Patients with chronic kidney disease (CKD) carry a high cardiovascular risk. In this patient group, cardiac structure and function are frequently abnormal and 74% of patients with CKD stage 5 have left ventricular hypertrophy (LVH) at the initiation of renal replacement therapy. Cardiac changes, such as LVH and impaired left ventricular systolic function, have been associated with an unfavourable prognosis. Despite the prevalence of underlying cardiac abnormalities, symptoms may not manifest in many patients. Fortunately, a range of available and emerging cardiac imaging tools may assist with diagnosing and stratifying the risk and severity of heart disease in patients with CKD. Moreover, many of these techniques provide a better understanding of the pathophysiology of cardiac abnormalities in patients with renal disease. Knowledge of the currently available cardiac imaging modalities might help nephrologists to choose the most appropriate investigative tool based on individual patient circumstances. This Review describes established and emerging cardiac imaging modalities in this context, and compares their use in CKD patients with their use in the general population. © 2015 Nature Publishing Group, a division of Macmillan Publishers Limited. All Rights Reserved.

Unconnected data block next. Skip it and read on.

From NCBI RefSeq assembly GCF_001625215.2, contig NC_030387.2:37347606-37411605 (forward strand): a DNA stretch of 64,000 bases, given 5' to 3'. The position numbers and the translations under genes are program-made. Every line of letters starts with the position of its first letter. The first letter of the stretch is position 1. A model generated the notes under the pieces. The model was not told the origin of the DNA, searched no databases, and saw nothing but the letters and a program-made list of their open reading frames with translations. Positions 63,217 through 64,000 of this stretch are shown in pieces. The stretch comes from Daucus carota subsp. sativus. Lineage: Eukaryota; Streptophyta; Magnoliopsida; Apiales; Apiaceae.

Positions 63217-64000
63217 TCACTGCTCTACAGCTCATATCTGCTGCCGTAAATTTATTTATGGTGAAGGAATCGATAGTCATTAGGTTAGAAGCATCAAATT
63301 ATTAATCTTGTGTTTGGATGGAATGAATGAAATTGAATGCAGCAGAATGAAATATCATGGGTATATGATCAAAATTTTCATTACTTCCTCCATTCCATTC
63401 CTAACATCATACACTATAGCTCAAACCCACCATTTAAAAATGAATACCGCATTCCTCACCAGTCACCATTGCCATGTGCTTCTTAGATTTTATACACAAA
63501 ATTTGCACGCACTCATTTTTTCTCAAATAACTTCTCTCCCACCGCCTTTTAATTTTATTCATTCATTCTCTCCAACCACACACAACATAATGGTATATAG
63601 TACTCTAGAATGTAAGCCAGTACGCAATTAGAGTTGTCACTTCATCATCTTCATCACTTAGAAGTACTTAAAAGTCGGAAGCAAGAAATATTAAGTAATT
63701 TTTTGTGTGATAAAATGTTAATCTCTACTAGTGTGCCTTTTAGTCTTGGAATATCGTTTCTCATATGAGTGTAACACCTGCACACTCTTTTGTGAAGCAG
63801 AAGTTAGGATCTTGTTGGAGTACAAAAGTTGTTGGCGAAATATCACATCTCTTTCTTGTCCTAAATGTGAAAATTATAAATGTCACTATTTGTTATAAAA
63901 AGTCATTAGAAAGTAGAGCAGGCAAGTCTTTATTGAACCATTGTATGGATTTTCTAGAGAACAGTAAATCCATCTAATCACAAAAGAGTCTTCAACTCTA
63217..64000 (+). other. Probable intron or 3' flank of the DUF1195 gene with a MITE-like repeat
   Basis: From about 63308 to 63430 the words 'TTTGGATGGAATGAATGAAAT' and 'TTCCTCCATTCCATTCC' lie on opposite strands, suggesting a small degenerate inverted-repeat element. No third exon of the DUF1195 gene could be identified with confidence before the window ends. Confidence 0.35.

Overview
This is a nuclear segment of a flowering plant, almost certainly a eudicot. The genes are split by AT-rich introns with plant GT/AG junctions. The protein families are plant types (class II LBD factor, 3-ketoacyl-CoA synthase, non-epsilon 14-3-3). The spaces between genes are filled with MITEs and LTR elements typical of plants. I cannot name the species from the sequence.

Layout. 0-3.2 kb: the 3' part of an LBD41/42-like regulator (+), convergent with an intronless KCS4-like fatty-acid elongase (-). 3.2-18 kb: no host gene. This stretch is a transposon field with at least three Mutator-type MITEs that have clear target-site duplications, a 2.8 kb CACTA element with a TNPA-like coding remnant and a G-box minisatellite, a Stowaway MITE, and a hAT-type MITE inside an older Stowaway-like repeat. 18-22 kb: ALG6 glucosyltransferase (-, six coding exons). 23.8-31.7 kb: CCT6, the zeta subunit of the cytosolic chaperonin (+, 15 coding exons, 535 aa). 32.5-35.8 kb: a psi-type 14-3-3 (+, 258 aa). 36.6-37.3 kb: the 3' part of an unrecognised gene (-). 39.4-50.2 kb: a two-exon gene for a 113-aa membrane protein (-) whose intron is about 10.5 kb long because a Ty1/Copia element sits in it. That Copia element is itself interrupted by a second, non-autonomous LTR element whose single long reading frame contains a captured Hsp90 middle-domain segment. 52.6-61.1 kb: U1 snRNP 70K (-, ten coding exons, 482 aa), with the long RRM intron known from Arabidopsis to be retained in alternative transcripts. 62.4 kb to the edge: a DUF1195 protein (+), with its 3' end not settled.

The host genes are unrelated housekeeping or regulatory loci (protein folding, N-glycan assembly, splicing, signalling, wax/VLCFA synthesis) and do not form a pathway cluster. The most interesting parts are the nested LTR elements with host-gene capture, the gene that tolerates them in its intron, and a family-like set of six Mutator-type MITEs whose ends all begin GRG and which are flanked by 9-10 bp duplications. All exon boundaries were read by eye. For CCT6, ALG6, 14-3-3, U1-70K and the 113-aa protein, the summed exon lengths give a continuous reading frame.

Parker B.,University Institute of Health Sciences
Lupus | Year: 2013
Metabolic syndrome (MetS) is a recently defined clustering of cardiovascular risk factors associated with insulin resistance and an increased risk of future type II diabetes mellitus and cardiovascular disease (CVD). Systemic lupus erythematosus (SLE) patients have an increased prevalence of MetS and an increased prevalence of insulin resistance. Chronic inflammation may predispose to these complications in SLE and there is also evidence that corticosteroid therapy also contributes, although this finding has not been as consistent as would be predicted from the known metabolic effects of corticosteroids. MetS may represent a good model in which to begin to understand how SLE drives an increased risk of CVD. For now, the utility of identifying MetS in patients is to identify a subset in which more focused lifestyle interventions should be targeted and in whom medication review and adjustment (especially corticosteroid doses) should be considered to help modify future CVD risk.
Lioy P.J.,University Institute of Health Sciences
Environmental Health Perspectives | Year: 2010